The Pros and Cons of Competitive Marketing

Competitive MarketingAs a B2B marketing outsource provider, our clients sometimes ask about the advisability of running a competitive marketing campaign. This is a decision that is rich with opportunity but also fraught with peril.  So how do you exploit the opportunity while leaving the peril behind?

First, make sure you understand why you want to run the competitive campaign in the first place. To create a winner, you have to be able to identify those who have already purchased from your competitors or are planning to do so. Then you need to reach these individuals and companies with an offer so compelling that it upsets the status quo. I’ve been asked to create campaigns that target ERP, CRM and ECM competitors; the fact is, these systems are very hard to displace. Knowing when not to attack a competitor is just as important as knowing when to do so.

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While every situation is different, here are five criteria that indicate a competitive marketing program has a good chance of success.

  1. You competitor is better known. Like they say in politics, if you are the challenger or underdog, you attack because you have more to gain and less to lose. In business, when your larger competitor counterattacks, they put you on a level playing field in the minds of the target audience. In fact, their counterattacks can sometimes bring you more publicity than you could have achieved on your own.
  2. You have an identified differentiation. Few prospects will respond to a generic message like, “We are just as good as Company X.”  To get them to choose you instead of the incumbent, you need to show them how you are unique and better in some valuable aspect. This can’t be an incremental advantage; it must be a game-changer for your prospect to even seriously consider it.
  3. You make it easy to switch.  As I mentioned regarding systems like ERP, it can be a daunting proposition for someone to switch large and complex products or services. This can even be true for less expensive or complex products. The more painless you can make the transition, the better.
  4. There is a precipitous event. In a 2013 blog post, I described a precipitous marketing event as anything that causes a swift change in the business or sales climate, therefore making the prospect more receptive to your offer. A precipitous event can create a strong sense of urgency on the part of the buyer, thus shortening your sales cycle and reducing sensitivity to price points. Here are some examples of precipitous events that will make your competitive marketing campaign more effective:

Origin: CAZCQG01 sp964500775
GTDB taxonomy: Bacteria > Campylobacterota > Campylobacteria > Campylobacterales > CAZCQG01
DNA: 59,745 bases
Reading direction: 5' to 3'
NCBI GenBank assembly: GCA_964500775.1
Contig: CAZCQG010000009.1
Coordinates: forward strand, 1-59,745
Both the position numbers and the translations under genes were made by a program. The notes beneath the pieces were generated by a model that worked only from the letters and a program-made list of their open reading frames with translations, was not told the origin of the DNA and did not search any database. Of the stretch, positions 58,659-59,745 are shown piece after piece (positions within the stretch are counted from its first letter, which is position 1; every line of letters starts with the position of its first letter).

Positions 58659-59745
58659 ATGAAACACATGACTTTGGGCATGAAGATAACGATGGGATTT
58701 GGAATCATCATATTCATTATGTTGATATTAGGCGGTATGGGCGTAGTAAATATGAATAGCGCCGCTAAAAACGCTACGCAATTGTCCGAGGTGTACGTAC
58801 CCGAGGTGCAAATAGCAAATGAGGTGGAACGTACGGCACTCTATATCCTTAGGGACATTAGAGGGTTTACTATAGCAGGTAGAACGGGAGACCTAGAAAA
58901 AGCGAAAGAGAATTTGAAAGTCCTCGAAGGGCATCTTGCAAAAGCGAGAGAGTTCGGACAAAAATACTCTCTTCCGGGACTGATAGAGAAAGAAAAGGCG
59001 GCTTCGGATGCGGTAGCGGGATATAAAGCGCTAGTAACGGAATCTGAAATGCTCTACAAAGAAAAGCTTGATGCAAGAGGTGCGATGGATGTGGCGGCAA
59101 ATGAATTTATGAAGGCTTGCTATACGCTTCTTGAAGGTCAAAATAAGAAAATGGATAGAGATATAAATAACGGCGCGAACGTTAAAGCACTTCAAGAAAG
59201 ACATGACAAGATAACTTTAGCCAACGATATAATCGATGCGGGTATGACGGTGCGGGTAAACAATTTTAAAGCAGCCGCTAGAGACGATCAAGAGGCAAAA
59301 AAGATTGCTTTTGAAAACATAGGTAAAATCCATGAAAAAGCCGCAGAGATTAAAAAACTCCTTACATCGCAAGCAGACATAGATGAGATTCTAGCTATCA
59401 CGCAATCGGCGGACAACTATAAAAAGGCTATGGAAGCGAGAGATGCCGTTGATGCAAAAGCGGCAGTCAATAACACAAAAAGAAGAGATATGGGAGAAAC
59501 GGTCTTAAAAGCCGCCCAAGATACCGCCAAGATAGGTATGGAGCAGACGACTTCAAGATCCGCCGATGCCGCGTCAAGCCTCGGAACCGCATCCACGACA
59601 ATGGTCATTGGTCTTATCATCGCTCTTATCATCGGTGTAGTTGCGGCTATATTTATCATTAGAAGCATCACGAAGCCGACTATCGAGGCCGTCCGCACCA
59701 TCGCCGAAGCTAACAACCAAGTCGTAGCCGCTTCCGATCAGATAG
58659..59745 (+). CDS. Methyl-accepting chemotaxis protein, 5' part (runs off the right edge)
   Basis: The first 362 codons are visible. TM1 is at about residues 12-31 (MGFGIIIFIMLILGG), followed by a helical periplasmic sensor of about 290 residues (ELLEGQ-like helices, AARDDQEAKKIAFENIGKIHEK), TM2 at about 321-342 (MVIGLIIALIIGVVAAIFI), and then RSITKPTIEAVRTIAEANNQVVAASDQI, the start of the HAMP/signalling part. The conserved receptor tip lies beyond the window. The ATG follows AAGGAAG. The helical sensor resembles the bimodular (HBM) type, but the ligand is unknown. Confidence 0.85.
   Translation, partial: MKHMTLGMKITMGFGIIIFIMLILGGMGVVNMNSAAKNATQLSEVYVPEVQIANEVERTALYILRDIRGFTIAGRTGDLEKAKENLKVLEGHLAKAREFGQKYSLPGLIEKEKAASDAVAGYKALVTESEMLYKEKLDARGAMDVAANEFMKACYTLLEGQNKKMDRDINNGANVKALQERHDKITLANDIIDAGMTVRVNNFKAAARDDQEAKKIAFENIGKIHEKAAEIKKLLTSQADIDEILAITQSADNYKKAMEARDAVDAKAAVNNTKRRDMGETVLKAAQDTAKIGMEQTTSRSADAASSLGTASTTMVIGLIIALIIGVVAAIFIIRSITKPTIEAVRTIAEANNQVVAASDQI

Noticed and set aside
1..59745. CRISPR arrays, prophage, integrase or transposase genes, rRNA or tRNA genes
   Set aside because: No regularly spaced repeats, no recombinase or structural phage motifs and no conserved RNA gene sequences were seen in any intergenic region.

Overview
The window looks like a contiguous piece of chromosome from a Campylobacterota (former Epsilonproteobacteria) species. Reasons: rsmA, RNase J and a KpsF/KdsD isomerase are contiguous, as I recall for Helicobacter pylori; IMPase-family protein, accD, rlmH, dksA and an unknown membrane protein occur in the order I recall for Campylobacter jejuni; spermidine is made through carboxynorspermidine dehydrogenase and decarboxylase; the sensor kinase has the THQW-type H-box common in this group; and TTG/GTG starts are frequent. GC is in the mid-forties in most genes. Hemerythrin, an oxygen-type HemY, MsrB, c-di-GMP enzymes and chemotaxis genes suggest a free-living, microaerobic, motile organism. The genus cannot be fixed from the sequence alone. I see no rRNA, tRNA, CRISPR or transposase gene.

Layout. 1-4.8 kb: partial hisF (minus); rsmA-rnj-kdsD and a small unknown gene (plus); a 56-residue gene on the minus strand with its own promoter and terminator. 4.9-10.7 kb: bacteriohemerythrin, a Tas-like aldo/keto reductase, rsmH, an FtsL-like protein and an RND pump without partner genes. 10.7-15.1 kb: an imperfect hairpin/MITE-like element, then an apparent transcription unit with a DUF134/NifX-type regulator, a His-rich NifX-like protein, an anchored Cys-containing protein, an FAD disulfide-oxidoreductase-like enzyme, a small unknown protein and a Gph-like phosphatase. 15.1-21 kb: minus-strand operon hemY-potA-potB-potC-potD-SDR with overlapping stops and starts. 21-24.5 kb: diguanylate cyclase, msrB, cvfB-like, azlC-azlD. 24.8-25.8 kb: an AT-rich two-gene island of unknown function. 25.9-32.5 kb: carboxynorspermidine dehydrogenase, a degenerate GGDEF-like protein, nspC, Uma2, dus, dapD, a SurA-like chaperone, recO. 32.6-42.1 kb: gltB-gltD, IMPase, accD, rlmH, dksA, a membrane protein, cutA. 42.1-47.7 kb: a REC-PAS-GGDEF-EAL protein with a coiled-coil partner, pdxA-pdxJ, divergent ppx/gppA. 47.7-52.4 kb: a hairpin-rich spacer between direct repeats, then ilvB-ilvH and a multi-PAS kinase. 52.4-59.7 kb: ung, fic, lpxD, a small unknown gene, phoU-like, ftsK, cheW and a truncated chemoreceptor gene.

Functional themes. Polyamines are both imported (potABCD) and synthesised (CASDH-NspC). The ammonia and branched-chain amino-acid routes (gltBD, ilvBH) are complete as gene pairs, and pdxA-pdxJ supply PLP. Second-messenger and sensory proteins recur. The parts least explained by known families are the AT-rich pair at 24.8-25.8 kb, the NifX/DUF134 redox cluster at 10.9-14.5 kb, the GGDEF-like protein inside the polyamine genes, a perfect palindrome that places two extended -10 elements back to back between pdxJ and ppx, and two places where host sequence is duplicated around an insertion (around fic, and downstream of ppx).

• Competitor raises its prices
    • Competitor has a product quality problem
    • Competitor has a product delivery failure
    • Competitor has a scandal of some type
    • An outside force (e.g. regulation or industry shift) changes the landscape
  5. Your offer is compelling. Even if all the stars are lined up—you have a unique differentiation, it is easy to switch and there is a precipitous event—you still need to give prospects a good reason to give up on the competitor. In other words, the benefits of switching have to be greater than the comfort and inertia of the status quo. This may require a financial incentive so strong that you lose money on the initial transaction. This is unacceptable for a one-time sale, but can be worthwhile if the lifetime value of the new customer is large.

A highly targeted approach to competitive marketing usually works better than broad-based general advertising.  However, the most daunting challenge in competitive marketing campaigns may be locating those who are already doing business with your competitor. If you can’t get an email list of your competitor’s customers, you might want to try a targeted pay-per-click campaign. We have had good success with this method.

By the way, I usually advise our clients to take the high road when engaging in competitive marketing since the overly negative attack can backfire in ways that can subject you to the dreaded Law of Unintended Consequences. If your campaign is in bad taste or not supported by a defensible business case, you may end up in a worse position than where you started.

Christopher Ryan
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